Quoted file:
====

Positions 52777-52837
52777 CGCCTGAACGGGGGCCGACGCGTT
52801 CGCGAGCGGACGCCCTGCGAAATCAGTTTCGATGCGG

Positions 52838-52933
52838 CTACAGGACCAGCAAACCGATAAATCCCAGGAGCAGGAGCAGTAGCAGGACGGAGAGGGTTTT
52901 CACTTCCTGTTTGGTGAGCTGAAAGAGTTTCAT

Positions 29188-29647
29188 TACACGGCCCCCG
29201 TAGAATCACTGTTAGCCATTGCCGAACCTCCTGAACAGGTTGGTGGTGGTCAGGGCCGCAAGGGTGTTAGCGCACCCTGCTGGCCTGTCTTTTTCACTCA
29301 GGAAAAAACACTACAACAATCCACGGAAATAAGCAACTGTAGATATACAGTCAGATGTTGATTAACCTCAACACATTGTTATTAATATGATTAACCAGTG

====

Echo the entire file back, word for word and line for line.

Positions 52777-52837
52777 CGCCTGAACGGGGGCCGACGCGTT
52801 CGCGAGCGGACGCCCTGCGAAATCAGTTTCGATGCGG

Positions 52838-52933
52838 CTACAGGACCAGCAAACCGATAAATCCCAGGAGCAGGAGCAGTAGCAGGACGGAGAGGGTTTT
52901 CACTTCCTGTTTGGTGAGCTGAAAGAGTTTCAT

Positions 29188-29647
29188 TACACGGCCCCCG
29201 TAGAATCACTGTTAGCCATTGCCGAACCTCCTGAACAGGTTGGTGGTGGTCAGGGCCGCAAGGGTGTTAGCGCACCCTGCTGGCCTGTCTTTTTCACTCA
29301 GGAAAAAACACTACAACAATCCACGGAAATAAGCAACTGTAGATATACAGTCAGATGTTGATTAACCTCAACACATTGTTATTAATATGATTAACCAGTG